In the Galleries…
Roti Roti Art Center Members Show
Exhibit: November 1st – December 16th
Thank you to all who attended our Artists’ Reception on Sunday, November 5th
We are very excited to present the work of many of our talented members. Enjoy the photos of some of the artwork included in the exhibit. Visit during our regular business hours to see the wonderful variety of artists work.
Shirley’s Abstract Exhibition
November 1st – December 16th
Shirley Roti Roti and family moved to Buchanan in 1950, and she resided here until her death in 2020. After completing her undergraduate degree in 1966 at Western Michigan University, she taught freshman English for one year at Buchanan High School, and then became the art teacher, a position she held over fifteen years. In 1970, she earned an MFA degree from the University of Notre Dame. She belonged to the Buchanan Fine Arts Council, the Michigan Art League, the St Joseph Watercolor Society, the Art Center of South Bend, Niles Art Association, Fernwood, the Buchanan College Club and the Buchanan Preservation Society. After retiring in 1982, Shirley gave private lessons at her personal studio; and taught at Fernwood and the Buchanan Art Center, which she helped establish. In 2022, the art center was renamed Roti Roti Art Center of Buchanan, in her honor.
While Shirley studied and produced prints, pottery, woodcuts, and sculptures in metal and clay, her primary artistic expression was in painting and drawing. Watercolor was her favorite medium, but she created works in oil, acrylic, pastel, pen & ink, colored pencil and charcoal.
She painted abstracts, landscapes, still-lifes and portraits. Flowers were the inspiration for many still-lifes. Historic buildings and local farmland around Buchanan provided inspiration for many landscapes. Her favorite subjects for portraits were her children and grandchildren.
Shirley’s paintings were accepted and displayed in many juried exhibits in the area and won numerous prizes.
This year RRAC is proud to exhibit some of Shirley’s abstract works, on loan from her family.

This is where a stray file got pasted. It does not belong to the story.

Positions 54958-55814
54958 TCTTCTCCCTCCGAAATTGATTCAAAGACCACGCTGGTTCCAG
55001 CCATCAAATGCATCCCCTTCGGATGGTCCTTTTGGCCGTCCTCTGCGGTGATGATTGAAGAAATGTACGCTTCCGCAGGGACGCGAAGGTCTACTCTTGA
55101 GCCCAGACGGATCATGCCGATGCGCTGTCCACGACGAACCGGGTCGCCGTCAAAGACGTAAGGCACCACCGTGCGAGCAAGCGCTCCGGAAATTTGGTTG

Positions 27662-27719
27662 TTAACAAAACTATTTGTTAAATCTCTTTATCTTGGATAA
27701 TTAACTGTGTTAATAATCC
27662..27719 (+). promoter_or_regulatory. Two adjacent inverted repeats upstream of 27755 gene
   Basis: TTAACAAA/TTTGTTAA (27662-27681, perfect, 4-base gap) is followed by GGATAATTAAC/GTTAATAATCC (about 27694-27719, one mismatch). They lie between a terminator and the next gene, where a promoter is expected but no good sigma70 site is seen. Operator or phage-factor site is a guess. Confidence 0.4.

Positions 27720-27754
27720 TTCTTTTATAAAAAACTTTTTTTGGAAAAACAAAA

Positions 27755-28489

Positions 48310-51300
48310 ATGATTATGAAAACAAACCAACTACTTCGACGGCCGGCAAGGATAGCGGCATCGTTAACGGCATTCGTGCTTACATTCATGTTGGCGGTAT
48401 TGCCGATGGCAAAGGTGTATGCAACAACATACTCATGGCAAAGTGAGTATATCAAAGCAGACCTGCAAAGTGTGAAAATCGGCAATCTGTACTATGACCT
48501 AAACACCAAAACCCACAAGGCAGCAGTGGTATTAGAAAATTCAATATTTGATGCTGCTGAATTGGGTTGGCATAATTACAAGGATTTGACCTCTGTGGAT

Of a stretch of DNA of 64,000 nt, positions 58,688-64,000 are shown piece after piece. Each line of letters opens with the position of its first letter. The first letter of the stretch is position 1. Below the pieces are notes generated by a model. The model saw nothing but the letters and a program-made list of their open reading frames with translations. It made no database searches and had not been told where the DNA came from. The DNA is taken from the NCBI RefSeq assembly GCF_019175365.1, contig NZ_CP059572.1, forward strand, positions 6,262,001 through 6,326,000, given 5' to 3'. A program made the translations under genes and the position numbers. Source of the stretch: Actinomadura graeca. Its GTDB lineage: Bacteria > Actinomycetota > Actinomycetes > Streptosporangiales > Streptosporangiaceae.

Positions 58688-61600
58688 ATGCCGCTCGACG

Jeffrey Paulette: Lithographs & Hand-crafted Furniture
Artist Reception – Sunday, January 14th, 2024 2-4pm ET
Exhibit runs Wednesday, January 10th – February 18th, 2024 in the Fehlner Family Gallery
Jeffrey Paulette’s interest in drawing and painting began at a young age. His passion for pen & ink drawings led to his exploration of creating images using the method of lithographs, prompted by the suggestion from an outstanding teacher who noted Paulette’s attention to detail. Paulette, a local artist, portrays Buchanan area landscapes, all hand printed originals, not photo reproductions. Each print is a numbered, limited edition, drawn on lithograph stone, then hand inked and printed, one at a time on a lithograph press.
Inspired by remodeling an older home, Paulette began making his own Mission-style furniture, incorporating stained glass, mica and tiles. In addition to his lithographs and furniture, the exhibit features several of Paulette’s beautiful stained-glass windows and lamp shades, all of which contribute to a timeless aesthetic.
As a young man, Paulette was awarded a scholarship to John Herron School of Art in Indianapolis, where he attended from 1966-1968 before being drafted into the Army. After completing his service, Paulette finished his undergraduate studies and went on to earn a Bachelor of Science Degree in Education at Ball State University. His teaching career began soon after in Indiana where he taught middle school art for seven years. During his teaching career, Paulette earned a Masters Degree in Art Education from the University of South Bend and exhibited his drawings and lithographs in art shows throughout the Midwest.
A brief description of lithography: Lithography was invented in 1796. To create a lithograph, the artist draws a reverse image on a smooth lithograph stone with a special grease pencil. The drawing is then treated with various chemicals that bond the drawings to the stone. There are approximately thirty steps to this process. The lithographic process works with the principle that oil (grease pencil) and water cannot mix. After wetting down the stone with water, the stone is hand inked and run through a printing press to create one print. This process continues for each print. Each print requires a delicate balance of the right amount of water sponged onto the stone and the ink rolled onto the stone.